Only it relies on the idea that everything we do on our own is from some base desire that's hedonistic and selfish - our desires are essentially controlling us. It is only by subjugating our will to the will of God do we experience real freedom.

Is that even true? Are we always selfish when we do things we want and always selfless when we serve God?

For that question, I looked at the concept of altruism - the selfless concern for the well-being of others. Is it really selfless? Sure, donating hours of your time serving food to homeless people at a soup kitchen is nice, but is it truly a negation and subjugation of the self?

I don't think it is. On some level, none of us ever really do things we don't want to do. We may not enjoy the experience we are in, but we may be looking for the long term gain, the health benefit, the later payout. Essentially, there is reward for the things we do even if the thing itself isn't immediately rewarding. That doesn't mean the person feeding the homeless is evil or selfish - his actions are still beneficial for others - but he does it because he wants to do it.

We always do things because we want to do them.

Including the choice to serve God.

For some people, it's easy. They enjoy Torah, they love all the mitzvos. They find meaning in every commandment and they are happy to do it. For others, it might be harder to follow all the mitzvos. But maybe they're trying to avoid punishment, or attempting to have a relationship with their Creator, or doing it because they don't want to get in trouble with their parents, or they really need to fit in with their community.

But its always a choice. And it's always something they want to do because they want to do it.

Is there a real difference, then, between the person who does what they want and the person living a Torah life? Is there something inherently more valuable about the choices made in either lifestyles? Can we really say that one is fully subjugating his will to do the will of God?

I don't think there's any difference. But maybe that's just my desires controlling me.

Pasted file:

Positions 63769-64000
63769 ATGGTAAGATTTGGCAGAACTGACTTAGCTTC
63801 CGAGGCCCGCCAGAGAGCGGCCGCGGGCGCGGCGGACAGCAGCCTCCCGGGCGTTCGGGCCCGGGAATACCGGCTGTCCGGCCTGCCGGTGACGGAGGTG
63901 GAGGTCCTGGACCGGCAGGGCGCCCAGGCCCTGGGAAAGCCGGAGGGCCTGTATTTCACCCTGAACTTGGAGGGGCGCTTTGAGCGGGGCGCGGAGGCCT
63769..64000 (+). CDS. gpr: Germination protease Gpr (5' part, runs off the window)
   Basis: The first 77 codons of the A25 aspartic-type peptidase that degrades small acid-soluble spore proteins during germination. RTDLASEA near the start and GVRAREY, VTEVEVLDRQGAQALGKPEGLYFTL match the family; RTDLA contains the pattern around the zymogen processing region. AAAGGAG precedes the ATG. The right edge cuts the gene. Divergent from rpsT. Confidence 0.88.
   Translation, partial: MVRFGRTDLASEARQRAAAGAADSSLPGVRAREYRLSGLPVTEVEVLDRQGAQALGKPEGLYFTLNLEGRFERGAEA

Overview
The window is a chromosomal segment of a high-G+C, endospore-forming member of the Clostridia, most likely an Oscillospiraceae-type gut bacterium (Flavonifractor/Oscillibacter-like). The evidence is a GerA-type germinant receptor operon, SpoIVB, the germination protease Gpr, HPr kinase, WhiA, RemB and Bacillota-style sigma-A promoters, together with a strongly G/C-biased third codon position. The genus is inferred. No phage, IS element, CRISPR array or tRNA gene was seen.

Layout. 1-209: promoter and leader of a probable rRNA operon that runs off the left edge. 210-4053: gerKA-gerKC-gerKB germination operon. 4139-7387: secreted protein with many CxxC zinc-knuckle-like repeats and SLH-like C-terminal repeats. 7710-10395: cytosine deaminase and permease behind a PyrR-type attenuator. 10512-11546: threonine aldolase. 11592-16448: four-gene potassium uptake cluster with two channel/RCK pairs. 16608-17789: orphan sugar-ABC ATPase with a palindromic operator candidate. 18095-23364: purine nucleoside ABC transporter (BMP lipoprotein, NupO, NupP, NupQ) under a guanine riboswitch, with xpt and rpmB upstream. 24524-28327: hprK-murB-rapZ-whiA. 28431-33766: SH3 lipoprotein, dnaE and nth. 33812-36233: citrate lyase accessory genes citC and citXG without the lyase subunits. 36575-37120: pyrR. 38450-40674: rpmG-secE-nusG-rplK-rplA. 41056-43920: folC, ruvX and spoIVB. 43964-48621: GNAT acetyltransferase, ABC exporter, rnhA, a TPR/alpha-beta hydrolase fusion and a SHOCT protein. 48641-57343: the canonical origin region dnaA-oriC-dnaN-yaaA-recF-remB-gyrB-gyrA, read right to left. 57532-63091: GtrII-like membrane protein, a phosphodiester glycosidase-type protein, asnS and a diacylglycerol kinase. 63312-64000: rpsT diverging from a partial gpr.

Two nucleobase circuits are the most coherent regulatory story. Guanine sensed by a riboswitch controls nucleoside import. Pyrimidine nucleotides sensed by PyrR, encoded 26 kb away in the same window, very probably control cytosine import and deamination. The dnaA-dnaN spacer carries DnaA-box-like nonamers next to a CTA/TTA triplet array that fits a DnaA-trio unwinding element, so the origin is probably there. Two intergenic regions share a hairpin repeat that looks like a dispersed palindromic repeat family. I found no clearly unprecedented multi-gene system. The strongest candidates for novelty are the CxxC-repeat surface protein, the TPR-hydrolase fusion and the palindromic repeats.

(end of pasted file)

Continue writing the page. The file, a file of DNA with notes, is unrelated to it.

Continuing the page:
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Tuesday, November 21, 2017

Why isn't Cross Current Celebrating the decline of Christianity?

It is hard to overstate just how terrible Alderstein’s latest post is. Once again, we have a supposed representative of the rabbinate and Torah Judaism, forgetting his history and falling to his knees in homage to Christians. At Cross Currents they have been doing this for more than 12 years and still the obsequious awfulness of it takes my breath away. Here’s the fisk I promised (sorry about theformatting)

**The Museum of the Bible (MOTB), the largest privately-funded museum in America, opened to the public on Saturday, November 18th. It was not a Jewish project; the people behind it are largely evangelical Christians. Yet, traditional Jews have a stake in this enterprise.**
While I see the potential appeal of this museum to those of us who have a secular interest in history what stake do traditional Jews have in an institution that offers exhibitions such as (1) the Stations of the Cross (2) Christmas Illuminated (3) The World of Jesus of Nazareth (4) New Testament Theatre and (5) The Art of the Gospels? While there is a bit about the Hebrew Bible, they are entirely overwhelmed by the Christian exhibitions.

**Its opening is welcome news. It is both a powerful voice that reminds Americans of the importance of belief in a Higher Authority, and a showcase for the interconnection of Jews, Judaism, and the Land of Israel.**

Not all higher authorities are created equal. The belief in a Higher Authority professed by the Christians who planned, funded, built and will visit this museum, is the belief in Jesus. Jesus’s teachings are not God’s teaching. The demands he makes of his followers are not the demands the God of the Jews makes on Us. Aldertsein muddles this important distinction at our peril

**America needs this museum, and traditional Jews need an America that is enriched by this project.**

Why does America need a museum that encourages people to put superstition ahead of science, and the parochialism and narrow-mindless of Christianity ahead of the tolerance of the First Amendment? From the Jewish perspective, what exactly will be enriching about any film likely to be shown at something called the New Testament Theater? For us, what is enriching about a museum wing dedicated to Jesus?

**Religious belief and practice in the United States – still one of the most religious countries in the Western world – is not what it used to be. Attendance at religious services is down. **

Meanwhile, traditional Jewish belief and practice in the United States is at all-time high. Orthodox synagogues are packed, and Orthodox communities are bursting at the seams. Isn't this welcome news, Rabbi Alderstein?

While it might be fallacious to link the decline of Christianity with the rise of Judaism, surely we can agree that it is irresponsible and short-sighted to bemoan the weakening of a faith and a culture that has, for thousands of years, been at best a poisonous thorn. More to the point, Orthodox Judaism is flourishing. Why should I worry about the Christians and their problems?